open access

Vol 47, No 6 (2013)
ARTYKUŁ ORYGINALNY
Submitted: 2012-05-27
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Assessment of explicit and implicit linguistic impairments in patients with aphasia after resection of tumour of the left cerebral hemisphere. Preliminary results

Monika Teresa Stomal-Słowińska, Beata Daniluk, Joanna Trela, Jerzy Słowiński, Krzysztof Majchrzak, Danuta Kądzielowa, Henryk Majchrzak
DOI: 10.5114/ninp.2013.39073
·
Neurol Neurochir Pol 2013;47(6):555-563.

open access

Vol 47, No 6 (2013)
ARTYKUŁ ORYGINALNY
Submitted: 2012-05-27

Abstract

Background and purpose

Classical definitions of aphasia describe deficits of different language levels (syntactic, semantic, phonologic) hindering the ability to communicate. Recent studies indicate, however, that impairment of particular aspects of linguistic competencies in aphasia differs in severity. Contemporary approach to the aphasic symptoms presents them as disturbed access of linguistic representations to the awareness system. Accordingly, such an approach requires different types of tasks: direct, involving explicit language processes, and indirect, based on implicit language representations. The aim of our study was to examine explicit and implicit language processes in patients with aphasia after resection of the tumour of left cerebral hemisphere along with characterization of relationships between explicit and implicit language processes.

Material and methods

Our cohort included 28 right-handed patients who were divided into four equal groups: two clinical (brain tumours) and two control (lumbar disc disease). Four tasks that assess and compare language processes: lexical decisions (at explicit and implicit levels), sorting of picture captions and word monitoring were implemented.

Results

In direct tasks, patients with aphasia provided less correct lexical decisions at word level, but did not show deficits in sentence comprehension. In both groups, no priming effect was observed in tasks requiring implicit lexical decisions. The longest time was found in non-primed words, the shortest in pseudowords. The differences between groups regarding word monitoring were also observed. Patients with aphasia obtained longer reaction times in all types of sentences (of different grade of language correctness), with respect to low- and high- frequency words.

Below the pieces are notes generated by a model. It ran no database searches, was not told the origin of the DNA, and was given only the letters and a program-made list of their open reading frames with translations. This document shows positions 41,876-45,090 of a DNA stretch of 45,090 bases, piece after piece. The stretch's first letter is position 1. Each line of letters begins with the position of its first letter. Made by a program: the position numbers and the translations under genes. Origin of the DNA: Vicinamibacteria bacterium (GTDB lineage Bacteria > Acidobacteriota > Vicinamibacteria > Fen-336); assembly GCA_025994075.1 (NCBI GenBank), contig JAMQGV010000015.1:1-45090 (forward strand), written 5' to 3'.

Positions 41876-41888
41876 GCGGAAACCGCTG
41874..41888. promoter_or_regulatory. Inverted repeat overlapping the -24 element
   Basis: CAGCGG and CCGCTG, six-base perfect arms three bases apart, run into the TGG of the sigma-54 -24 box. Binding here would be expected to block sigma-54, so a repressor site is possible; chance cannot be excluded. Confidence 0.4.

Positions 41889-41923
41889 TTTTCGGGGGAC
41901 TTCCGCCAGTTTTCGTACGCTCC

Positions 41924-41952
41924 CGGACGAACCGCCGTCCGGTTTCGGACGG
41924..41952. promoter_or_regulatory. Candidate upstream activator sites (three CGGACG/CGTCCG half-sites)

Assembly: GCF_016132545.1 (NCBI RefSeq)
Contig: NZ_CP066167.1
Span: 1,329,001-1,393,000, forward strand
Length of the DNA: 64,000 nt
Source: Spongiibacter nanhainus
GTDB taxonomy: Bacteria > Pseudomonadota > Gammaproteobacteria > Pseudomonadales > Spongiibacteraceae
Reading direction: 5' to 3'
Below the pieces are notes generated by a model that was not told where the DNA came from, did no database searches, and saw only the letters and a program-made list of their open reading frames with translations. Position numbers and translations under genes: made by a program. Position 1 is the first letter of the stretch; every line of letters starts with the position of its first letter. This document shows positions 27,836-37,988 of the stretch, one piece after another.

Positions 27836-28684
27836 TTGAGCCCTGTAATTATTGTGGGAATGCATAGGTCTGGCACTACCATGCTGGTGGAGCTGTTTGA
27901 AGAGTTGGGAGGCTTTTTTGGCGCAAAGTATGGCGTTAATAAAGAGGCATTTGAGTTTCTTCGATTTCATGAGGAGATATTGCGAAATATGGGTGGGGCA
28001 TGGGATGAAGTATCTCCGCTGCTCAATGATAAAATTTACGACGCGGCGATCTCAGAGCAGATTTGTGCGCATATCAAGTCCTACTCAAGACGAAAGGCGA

Conclusions

Patients with aphasia after brain tumour resection show more pronounced impairments of explicit than implicit linguistic behavior; the same effect was found in studies on forgetting in amnestic syndrome.

Abstract

Background and purpose

Classical definitions of aphasia describe deficits of different language levels (syntactic, semantic, phonologic) hindering the ability to communicate. Recent studies indicate, however, that impairment of particular aspects of linguistic competencies in aphasia differs in severity. Contemporary approach to the aphasic symptoms presents them as disturbed access of linguistic representations to the awareness system. Accordingly, such an approach requires different types of tasks: direct, involving explicit language processes, and indirect, based on implicit language representations. The aim of our study was to examine explicit and implicit language processes in patients with aphasia after resection of the tumour of left cerebral hemisphere along with characterization of relationships between explicit and implicit language processes.

Material and methods

Our cohort included 28 right-handed patients who were divided into four equal groups: two clinical (brain tumours) and two control (lumbar disc disease). Four tasks that assess and compare language processes: lexical decisions (at explicit and implicit levels), sorting of picture captions and word monitoring were implemented.

Results

In direct tasks, patients with aphasia provided less correct lexical decisions at word level, but did not show deficits in sentence comprehension. In both groups, no priming effect was observed in tasks requiring implicit lexical decisions. The longest time was found in non-primed words, the shortest in pseudowords. The differences between groups regarding word monitoring were also observed. Patients with aphasia obtained longer reaction times in all types of sentences (of different grade of language correctness), with respect to low- and high- frequency words.

Conclusions

Patients with aphasia after brain tumour resection show more pronounced impairments of explicit than implicit linguistic behavior; the same effect was found in studies on forgetting in amnestic syndrome.

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Keywords

tumours of the left cerebral hemisphere, explicit and implicit language processes, aphasia, priming

About this article
Title

Assessment of explicit and implicit linguistic impairments in patients with aphasia after resection of tumour of the left cerebral hemisphere. Preliminary results

Journal

Neurologia i Neurochirurgia Polska

Issue

Vol 47, No 6 (2013)

Pages

555-563

DOI

10.5114/ninp.2013.39073

Bibliographic record

Neurol Neurochir Pol 2013;47(6):555-563.

Keywords

tumours of the left cerebral hemisphere
explicit and implicit language processes
aphasia
priming

Authors

Monika Teresa Stomal-Słowińska
Beata Daniluk
Joanna Trela
Jerzy Słowiński
Krzysztof Majchrzak
Danuta Kądzielowa
Henryk Majchrzak

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